Seasonally, the month of July isn't known for stock market strength as fund managers go on vacation and trading volumes dry up. With low volumes often come swift stock moves, however, and July 2022 could be poised for a ramp-up in volatility.
As the old saying goes, from volatility comes opportunity. Amid geopolitical strife and whipsaw market moves, this summer is as unpredictable as it gets -- yet market participants must engage in some form of prediction just to make sense of the situation. With that in mind, I'll now stick my neck out and propose a trifecta of forecasts for what looks to be a wild, weird 31 days.
1. Stocks will roil in anticipation of further aggressive Fed action
If one word describes the financial markets of the 2020s, it's efficient. All investors have instant access to the latest available information, and the data gets priced in immediately. As a result, the market is extremely forward-looking as everyone tries to stay one step ahead of the crowd -- and this results in crowded trades.
What will events traders scramble to front-run in July, then? The most obvious answer would be the May Consumer Price Index (CPI) report, but obvious answers are rarely the right ones on Wall Street. Besides, after three consecutive CPI readings above 8%, inflation is clearly here to stay -- it's the Federal Reserve's response that will either rock or quell the markets.
The July 6 Federal Open Market Committee (FOMC) minutes reading for the June 14 to 15 meeting will be closely monitored, but minutes readings are rarely events of consequence. Rather, it's the July 26 to 27 FOMC meeting that will be make-or-break for stocks. In the wake of a 0.50% interest rate hike in May and a 0.75% hike in June, investors will have most of July to wring their hands in anticipation of an ultra-hawkish Fed. The markets don't tolerate uncertainty well, so brace yourself for fresh lows in the major stock market indexes as the weeks slowly and ponderously pass.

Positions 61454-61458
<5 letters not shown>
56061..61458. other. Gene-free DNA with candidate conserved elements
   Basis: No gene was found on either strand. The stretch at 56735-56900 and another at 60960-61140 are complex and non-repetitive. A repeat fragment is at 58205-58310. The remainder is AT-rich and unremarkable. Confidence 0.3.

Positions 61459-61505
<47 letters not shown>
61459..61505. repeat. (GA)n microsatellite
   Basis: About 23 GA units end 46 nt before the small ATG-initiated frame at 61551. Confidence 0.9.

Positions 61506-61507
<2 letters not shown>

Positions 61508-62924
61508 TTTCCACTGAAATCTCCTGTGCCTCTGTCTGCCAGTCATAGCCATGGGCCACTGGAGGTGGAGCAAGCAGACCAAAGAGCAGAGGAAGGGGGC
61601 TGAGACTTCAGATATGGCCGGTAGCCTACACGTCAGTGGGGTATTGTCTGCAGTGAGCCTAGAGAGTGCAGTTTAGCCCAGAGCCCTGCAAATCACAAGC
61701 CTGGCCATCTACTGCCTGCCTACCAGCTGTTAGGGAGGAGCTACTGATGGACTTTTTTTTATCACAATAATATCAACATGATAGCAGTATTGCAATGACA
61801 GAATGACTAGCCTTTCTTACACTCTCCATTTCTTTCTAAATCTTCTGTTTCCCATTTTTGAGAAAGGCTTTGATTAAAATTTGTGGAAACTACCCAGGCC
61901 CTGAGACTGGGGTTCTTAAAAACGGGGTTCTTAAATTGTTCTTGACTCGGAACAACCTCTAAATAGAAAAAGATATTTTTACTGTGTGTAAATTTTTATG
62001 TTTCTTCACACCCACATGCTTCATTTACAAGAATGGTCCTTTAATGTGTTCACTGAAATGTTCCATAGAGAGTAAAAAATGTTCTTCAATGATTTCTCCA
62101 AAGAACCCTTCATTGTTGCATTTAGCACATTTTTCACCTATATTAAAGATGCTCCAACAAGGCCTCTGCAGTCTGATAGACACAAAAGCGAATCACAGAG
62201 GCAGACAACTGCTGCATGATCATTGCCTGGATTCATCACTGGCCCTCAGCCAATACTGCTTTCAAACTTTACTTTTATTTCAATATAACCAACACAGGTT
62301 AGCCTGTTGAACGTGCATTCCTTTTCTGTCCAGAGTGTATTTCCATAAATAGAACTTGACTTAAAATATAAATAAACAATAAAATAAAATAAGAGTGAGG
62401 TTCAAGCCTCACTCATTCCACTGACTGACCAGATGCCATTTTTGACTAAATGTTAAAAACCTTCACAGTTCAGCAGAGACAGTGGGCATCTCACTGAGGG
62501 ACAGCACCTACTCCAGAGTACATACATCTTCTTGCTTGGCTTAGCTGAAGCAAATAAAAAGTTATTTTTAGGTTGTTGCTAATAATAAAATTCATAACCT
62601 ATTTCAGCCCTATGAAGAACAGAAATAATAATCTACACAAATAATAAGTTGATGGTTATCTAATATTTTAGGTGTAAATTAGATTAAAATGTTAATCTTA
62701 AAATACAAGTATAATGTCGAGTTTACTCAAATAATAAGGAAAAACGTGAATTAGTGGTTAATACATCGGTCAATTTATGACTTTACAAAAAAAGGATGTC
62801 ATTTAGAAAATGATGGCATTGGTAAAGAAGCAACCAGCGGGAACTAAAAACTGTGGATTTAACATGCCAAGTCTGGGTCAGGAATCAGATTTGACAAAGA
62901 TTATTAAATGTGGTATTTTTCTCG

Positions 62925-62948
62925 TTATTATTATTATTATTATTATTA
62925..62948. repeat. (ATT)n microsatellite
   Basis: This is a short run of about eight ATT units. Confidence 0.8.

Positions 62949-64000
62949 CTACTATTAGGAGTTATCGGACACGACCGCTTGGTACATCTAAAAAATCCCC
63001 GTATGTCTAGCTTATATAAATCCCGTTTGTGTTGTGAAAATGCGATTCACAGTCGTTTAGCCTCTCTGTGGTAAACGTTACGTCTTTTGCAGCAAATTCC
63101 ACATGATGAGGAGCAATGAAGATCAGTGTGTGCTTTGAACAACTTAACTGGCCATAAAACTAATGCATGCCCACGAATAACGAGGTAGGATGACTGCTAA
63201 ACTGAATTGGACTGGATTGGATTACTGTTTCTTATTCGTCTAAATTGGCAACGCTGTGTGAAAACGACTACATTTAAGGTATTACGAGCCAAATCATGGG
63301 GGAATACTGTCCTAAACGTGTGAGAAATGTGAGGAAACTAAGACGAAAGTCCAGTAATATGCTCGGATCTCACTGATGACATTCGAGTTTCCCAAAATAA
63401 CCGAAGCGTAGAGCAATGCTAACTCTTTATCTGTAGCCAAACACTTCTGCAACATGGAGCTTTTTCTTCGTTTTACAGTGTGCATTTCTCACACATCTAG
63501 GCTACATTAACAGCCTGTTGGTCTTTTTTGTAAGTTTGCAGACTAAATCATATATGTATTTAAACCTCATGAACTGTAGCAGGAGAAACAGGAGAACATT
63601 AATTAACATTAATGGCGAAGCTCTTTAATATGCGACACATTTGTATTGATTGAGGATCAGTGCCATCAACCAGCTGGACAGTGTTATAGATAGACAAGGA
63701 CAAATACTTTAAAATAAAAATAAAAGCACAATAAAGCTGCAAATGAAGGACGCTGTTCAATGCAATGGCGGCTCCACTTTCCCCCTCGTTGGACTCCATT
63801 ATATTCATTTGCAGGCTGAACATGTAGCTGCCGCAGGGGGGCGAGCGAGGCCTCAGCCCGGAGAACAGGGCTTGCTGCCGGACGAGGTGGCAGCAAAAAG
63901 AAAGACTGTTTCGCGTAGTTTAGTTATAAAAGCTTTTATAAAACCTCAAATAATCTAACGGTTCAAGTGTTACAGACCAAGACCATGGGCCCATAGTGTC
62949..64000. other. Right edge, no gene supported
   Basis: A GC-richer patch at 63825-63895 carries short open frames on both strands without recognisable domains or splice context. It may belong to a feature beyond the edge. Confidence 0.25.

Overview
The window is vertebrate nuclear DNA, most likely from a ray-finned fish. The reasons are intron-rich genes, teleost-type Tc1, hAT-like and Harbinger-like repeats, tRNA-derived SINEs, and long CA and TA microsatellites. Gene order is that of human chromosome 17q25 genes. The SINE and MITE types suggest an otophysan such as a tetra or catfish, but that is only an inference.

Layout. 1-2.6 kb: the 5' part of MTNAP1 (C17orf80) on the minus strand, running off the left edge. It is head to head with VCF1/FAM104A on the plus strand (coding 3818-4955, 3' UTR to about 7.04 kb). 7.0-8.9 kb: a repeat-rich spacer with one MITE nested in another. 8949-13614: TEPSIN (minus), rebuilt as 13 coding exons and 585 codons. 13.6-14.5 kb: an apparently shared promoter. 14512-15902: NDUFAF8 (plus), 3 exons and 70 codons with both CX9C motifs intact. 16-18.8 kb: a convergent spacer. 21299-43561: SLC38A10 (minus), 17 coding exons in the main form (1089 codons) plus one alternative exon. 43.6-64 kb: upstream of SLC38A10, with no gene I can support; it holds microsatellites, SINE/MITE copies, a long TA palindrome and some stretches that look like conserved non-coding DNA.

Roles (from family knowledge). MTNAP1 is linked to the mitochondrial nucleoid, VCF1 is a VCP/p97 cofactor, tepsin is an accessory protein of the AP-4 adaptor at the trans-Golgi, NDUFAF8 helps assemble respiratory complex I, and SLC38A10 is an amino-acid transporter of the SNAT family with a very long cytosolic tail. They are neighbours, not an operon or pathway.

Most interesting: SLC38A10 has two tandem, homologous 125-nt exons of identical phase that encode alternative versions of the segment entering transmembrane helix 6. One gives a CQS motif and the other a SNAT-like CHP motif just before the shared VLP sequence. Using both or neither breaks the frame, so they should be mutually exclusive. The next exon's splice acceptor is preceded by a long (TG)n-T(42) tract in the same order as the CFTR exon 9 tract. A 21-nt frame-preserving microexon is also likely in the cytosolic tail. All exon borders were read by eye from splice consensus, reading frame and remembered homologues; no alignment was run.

2. Americans will travel, and that's bullish for oil stocks
Regardless of Covid-19, monkeypox, and gasoline prices exceeding $5 per gallon in many places, Americans often refuse to let any obstacle prevent them from moving from point A to point B. Summertime is travel time in the U.S., and the data indicates it will be full speed ahead for travel-related industries in July.
Per a survey from The Vacationer, 55.4% of American adults, or 143 million people, "intend to travel for Fourth of July or Fourth of July weekend this year," up 8% year over year. AAA spokesperson Andrew Gross reinforced those survey results when he said earlier this month, "So far, the pent-up urge to travel caused by the pandemic outweighs high pump prices for many consumers."
However, due to a shortage of workers and especially pilots, airlines have canceled thousands of flights in recent months. Rather than jump headfirst into the airline sector, investors can ride fossil-fuel prices higher with small positions in profitable drillers with low valuations. My current pick is Occidental Petroleum, which has a very reasonable price-to-earnings (P/E) ratio of 8.1.
3. More high-flyers will be brought back to Earth
The bigger they are, the harder they fall. It's a cliche, sure, but 2022's first half has taught folks too young to remember the dot-com bust that triple-digit P/E ratios aren't necessarily a bragging point. Still, Tesla's trailing 12-month multiple of 88 and Roku's 81 illustrate that some air could still be let out of the proverbial tires in July.
Before richly valued growth stocks like Tesla and Roku pull back further due to the market's aforementioned rate-hike fears, investors can start making a wish list of high-conviction names and preferred buy prices.
Above all, don't make the rookie mistake of panic-selling at the bottom when the financial markets go haywire. As long as your holdings consist of well-capitalized, consistently profitable (or growing) companies, you should be able to withstand a potentially cruel summer with minimal fiscal damage.